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Premier, Deputy blast Opposition Leader for ‘political games’

Premier, Deputy blast Opposition Leader for ‘political games’

Opposition Leader Marlon Penn has been lambasted for purportedly posing as a ‘defender of free speech’ while attacking others for expressing themselves.

In a statement to the House of Assembly (HOA) on Thursday, Penn accused some government members of heavily victimising persons in the BVI; especially residents who do not support them and openly criticise them.

Responding to those claims, Premier Andrew Fahie described Penn as disingenuous. He said the Opposition Leader purposefully drops buzz words and says sensational things to catch the ears of the public.

He suggested that Penn attempted to muzzle the Health Minister from making points in the House of Assembly (HOA), even as he (Penn) attempts to mould himself as the “self-appointed protector of free speech”.

“I hope that the Leader of the Opposition appreciates that I have an equal right – and each member of the government has an equal right – to agree or to disagree with his point of view. And he should not become enraged if I form the opinion, from time to time, that his contributions fall short of the mark of what it should be for someone who is as seasoned in ministerial and parliamentary affairs as he is, and for someone who has set his eyes on being the next Premier of the Virgin Islands,” Premier Fahie said.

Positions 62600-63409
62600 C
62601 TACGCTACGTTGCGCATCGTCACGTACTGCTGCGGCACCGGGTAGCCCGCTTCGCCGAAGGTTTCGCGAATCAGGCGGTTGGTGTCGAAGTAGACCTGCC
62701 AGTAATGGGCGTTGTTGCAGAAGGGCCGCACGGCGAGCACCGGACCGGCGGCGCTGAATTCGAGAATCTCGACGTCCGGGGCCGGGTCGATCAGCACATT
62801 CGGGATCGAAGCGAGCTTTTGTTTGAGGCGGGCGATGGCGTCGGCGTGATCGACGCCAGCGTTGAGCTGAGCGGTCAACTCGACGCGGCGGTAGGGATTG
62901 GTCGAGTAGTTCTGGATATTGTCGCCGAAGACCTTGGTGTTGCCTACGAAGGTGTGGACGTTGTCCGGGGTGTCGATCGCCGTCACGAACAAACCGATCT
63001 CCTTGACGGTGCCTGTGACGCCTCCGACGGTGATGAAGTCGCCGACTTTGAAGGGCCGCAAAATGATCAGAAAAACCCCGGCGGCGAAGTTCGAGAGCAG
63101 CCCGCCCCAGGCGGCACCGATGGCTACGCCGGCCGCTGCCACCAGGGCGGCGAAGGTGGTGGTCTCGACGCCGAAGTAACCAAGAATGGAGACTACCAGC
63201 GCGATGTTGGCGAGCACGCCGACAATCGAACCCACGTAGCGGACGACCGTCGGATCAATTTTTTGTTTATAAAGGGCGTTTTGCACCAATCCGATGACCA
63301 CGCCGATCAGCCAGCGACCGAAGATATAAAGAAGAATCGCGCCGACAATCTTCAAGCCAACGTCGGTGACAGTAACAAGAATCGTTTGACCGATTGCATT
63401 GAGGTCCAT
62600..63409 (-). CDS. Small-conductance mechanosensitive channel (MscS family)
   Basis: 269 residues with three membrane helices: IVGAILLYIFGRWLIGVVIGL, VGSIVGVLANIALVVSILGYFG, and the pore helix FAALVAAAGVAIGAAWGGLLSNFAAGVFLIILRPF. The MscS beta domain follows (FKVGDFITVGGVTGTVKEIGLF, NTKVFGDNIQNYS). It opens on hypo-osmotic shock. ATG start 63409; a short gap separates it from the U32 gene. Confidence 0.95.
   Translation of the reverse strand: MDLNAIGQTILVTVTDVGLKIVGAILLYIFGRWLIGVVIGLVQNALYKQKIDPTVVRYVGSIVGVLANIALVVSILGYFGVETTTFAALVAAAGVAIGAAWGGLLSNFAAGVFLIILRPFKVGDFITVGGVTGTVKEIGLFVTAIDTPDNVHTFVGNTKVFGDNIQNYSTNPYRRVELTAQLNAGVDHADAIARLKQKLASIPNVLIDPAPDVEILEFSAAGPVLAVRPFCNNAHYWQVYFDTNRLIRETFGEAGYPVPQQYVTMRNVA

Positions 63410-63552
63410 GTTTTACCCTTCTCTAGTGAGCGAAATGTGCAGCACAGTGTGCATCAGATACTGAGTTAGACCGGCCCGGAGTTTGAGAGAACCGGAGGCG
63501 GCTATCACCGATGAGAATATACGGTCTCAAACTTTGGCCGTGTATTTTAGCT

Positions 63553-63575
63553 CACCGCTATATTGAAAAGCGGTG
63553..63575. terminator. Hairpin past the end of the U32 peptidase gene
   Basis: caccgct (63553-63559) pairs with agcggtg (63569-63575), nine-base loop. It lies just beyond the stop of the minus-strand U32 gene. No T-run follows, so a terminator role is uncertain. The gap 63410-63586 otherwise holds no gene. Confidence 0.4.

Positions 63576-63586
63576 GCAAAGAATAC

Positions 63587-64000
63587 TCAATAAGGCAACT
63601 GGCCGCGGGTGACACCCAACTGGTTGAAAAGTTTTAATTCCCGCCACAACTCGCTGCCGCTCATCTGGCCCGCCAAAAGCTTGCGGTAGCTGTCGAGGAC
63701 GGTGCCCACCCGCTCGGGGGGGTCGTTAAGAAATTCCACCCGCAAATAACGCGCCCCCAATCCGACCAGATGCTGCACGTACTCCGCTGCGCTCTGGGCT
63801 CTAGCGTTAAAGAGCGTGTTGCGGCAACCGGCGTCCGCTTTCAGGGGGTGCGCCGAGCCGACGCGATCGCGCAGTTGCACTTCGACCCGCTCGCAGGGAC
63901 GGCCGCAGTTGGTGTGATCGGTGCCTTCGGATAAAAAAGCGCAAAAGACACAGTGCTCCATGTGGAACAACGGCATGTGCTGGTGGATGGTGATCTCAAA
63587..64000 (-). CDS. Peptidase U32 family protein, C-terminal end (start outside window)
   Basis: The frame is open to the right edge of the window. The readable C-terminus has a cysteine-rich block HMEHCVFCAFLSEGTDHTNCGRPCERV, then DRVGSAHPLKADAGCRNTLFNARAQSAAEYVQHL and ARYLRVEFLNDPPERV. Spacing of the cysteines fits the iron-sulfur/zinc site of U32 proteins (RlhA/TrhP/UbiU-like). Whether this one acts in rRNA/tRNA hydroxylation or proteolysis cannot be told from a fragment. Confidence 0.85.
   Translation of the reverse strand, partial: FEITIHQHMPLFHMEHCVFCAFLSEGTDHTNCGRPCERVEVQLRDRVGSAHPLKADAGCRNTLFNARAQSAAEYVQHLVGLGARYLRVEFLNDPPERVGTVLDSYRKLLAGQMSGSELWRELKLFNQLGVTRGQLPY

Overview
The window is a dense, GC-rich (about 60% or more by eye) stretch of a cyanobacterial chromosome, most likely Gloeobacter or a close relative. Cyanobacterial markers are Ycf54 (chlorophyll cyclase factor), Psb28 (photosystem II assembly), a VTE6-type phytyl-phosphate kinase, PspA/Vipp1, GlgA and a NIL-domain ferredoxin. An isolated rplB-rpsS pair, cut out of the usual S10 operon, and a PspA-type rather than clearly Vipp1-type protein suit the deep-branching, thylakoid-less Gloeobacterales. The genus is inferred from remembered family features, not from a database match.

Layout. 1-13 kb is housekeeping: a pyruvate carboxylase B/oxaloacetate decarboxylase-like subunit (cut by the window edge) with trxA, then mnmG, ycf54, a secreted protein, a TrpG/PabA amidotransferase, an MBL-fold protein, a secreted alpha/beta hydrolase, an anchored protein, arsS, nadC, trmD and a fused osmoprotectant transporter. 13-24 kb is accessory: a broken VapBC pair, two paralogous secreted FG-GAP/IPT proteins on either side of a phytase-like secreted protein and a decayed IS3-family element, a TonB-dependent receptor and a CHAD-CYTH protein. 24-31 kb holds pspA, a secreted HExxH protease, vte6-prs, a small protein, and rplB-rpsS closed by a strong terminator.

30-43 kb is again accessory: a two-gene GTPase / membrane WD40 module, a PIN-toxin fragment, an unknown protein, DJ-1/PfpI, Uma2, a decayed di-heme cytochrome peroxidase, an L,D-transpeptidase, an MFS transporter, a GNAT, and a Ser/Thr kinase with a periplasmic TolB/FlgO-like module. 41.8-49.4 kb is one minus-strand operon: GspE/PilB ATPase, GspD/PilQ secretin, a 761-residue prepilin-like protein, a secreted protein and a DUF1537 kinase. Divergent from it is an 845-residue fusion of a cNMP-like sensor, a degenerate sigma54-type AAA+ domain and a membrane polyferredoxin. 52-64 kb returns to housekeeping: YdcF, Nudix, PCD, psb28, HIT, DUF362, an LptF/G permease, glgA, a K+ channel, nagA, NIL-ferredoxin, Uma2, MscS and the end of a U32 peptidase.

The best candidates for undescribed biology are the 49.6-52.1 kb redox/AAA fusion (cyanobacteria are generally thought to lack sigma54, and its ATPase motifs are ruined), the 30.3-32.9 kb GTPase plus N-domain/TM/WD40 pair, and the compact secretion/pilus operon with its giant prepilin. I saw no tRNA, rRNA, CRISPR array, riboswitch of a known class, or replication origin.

Sidestepping major issues

According to Fahie, Penn was also guilty of sidestepping major issues and offering criticism of the government’s decisions while not taking a decisive stance whenever these issues arose.

The Premier said his government welcomes feedback, scrutiny, and criticism and listens to opposing views whenever they are made to better deliver services to the people of the BVI.

“Criticism is good, but it is hollow if it does not come from well-thought-out, workable solutions,” the Premier offered.

Deputy Premier also fires back

Deputy Premier Dr Natalio Wheatley also expressed disappointment in the approach taken by the Opposition Leader, suggesting that he could learn from more senior members in the parliamentary Opposition.

Dr Wheatley drew a contrast with Penn’s behaviour and said this was unlike the position taken by senior members of the Opposition who are not afraid to join in support of the government on controversial issues.

He said legislators should not have to wait to be in the HOA for 20 years before deciding to be statesmen and women.

“You can be a statesman right now, because what is required for us to push our territory forward. We need persons who will see service above self and put the country ahead of politics,” Dr Wheatley said.


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